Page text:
Five minutes with Associate Professor Corinne Caillaud

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Five minutes with Associate Professor Corinne Caillaud

CorinneCorinne Caillaud (Pronouced korin kayo) Associate Professor and 2020 recipient of University of Sydney Equity Thompson Prize.

Please tell us a little bit about yourself. Bonjour à tous! I’m Corinne, and I love outdoor sports including mountain biking, hiking and snowboarding. Since I began living in Maroubra (Cadigal and Bidjigal land) I have started surfing but I cannot compare to my 14-yr old!

With my colleagues Kumi de Silva and Sally Sitou, I co-Chair the Mosaic  Network. We aim to  empower culturally and linguistically diverse staff to achieve their potential at the University and aspire to leadership roles. We now have a branch at the Westmead campus!

My current research focuses on using wearable sensors and digital technologies to design research-based user-centred digital solutions that help people self-monitor their health and adjust their behaviour. I have a particular interest in physical activity, sport and nutrition in adolescents and women.

How do you define digital health? Digital health encompasses technology-supported health care, wearable sensors, nano-sensors, artificial intelligence and computational sciences with the aim to deliver effective health-care and to improve health and wellness through user-centred, personalised solutions.

Digital health brings together multiple disciplines for the benefit of patients, carers, health professionals. It paves the way to new practices, new models of delivering care and enhanced possibilities for effective prevention.

What do you think will enable digital health projects and innovations to succeed? It is basic but one major element of success is defining the problem you want to solve first. Technology must be a means for achieving improved outcomes, not the primary goal. It is not about using digital technology for the sake of technology.

Second, a genuine engagement with the future users, people for which the solution is designed is also key. Then, Digital health has a huge potential to transform the health care landscape. It will enhance health literacy, empower people to self monitor their health and bring together patients, carers and health professionals into a shared journey toward personalised care and recovery.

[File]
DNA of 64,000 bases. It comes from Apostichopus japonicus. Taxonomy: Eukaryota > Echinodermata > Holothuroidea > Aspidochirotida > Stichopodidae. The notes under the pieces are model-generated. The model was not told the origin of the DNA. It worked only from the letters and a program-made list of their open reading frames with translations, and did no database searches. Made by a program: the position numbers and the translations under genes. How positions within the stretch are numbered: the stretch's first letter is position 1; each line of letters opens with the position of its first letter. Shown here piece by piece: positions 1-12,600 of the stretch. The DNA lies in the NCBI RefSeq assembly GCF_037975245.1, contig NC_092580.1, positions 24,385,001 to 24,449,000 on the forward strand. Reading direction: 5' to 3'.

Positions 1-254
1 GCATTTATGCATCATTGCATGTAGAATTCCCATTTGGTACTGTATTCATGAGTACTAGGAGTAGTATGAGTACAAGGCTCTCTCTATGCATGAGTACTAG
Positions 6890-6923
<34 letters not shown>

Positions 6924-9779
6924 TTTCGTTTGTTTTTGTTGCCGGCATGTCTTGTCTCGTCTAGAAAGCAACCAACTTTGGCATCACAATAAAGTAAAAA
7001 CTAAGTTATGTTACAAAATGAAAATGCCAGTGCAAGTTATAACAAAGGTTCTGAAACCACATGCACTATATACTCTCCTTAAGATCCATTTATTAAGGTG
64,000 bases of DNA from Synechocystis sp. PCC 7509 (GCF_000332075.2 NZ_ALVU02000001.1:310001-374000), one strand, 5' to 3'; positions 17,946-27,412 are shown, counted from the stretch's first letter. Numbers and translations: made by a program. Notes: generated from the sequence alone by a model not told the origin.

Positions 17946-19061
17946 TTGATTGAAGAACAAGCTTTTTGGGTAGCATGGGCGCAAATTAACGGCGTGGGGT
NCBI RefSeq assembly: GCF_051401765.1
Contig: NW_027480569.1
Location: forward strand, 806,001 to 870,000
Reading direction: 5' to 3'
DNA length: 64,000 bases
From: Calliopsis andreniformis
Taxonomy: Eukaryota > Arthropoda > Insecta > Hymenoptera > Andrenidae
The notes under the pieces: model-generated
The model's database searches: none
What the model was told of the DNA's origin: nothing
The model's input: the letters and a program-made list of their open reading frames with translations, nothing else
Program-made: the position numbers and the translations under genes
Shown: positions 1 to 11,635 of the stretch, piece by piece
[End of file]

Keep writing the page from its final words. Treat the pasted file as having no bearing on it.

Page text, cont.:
It is also important to develop trust between providers of digital health solution, health workers, patients and communities. Data security is paramount as well as defining and agreeing on a framework for ethical and safe use of data.

As teachers and clinical educators, we also need to embed digital health in our teaching offering for students from all disciplines (and I include humanities in this group) more opportunities to work together on projects in the area of digital health. Students, both undergraduate and postgraduates will then develop a shared understanding of needs, facilitators and barriers to successfully develop and implement digital health.

What do you think are the biggest challenges facing digital health at the moment? From users’ engagement to data collection and interpretation, from data science to telehealth or ehealth,  from prevention to care delivery, the possibilities are endless. This leaves the field with a somewhat fragmented landscape of possibilities rather than a strong, visible and explicit portfolio of solutions. However I think this is at the same time a unique opportunity.

As we have just experienced with COVID-19, digital health can be disruptive, implemented at fast speed and can provide a unique way to reach out to people in need of care. To sustain this more effectively, we need strong leadership, with the ability to take some level of risk, particularly in supporting and funding new ideas. Indeed the field needs new solutions to be quickly implemented, tested, and re-designed (or abandoned if they do not effectively solve the problem).

Do you have any interesting resources or helpful networks people should know about? Here, I’ll highlight that I am leading a node at the Charles Perkins Centre, University of Sydney focusing on Children and Adolescents’ health and wellness in the Pacific region. This initiative is part a larger collaboration with the University of New Caledonia. We have a strong commitment to engaging with communities, co-designing and assessing the benefit of digital health solutions for the  prevention of obesity in the region; so, if you have an interest reach out to me!

Twitter: @caillaudsydney

Thank you to Corinne for taking the time to be our June member feature.

By | 2020-06-26T14:03:33+10:00 June 26th, 2020|Categories: Blog, Featured Work|Tags: , |0 Comments

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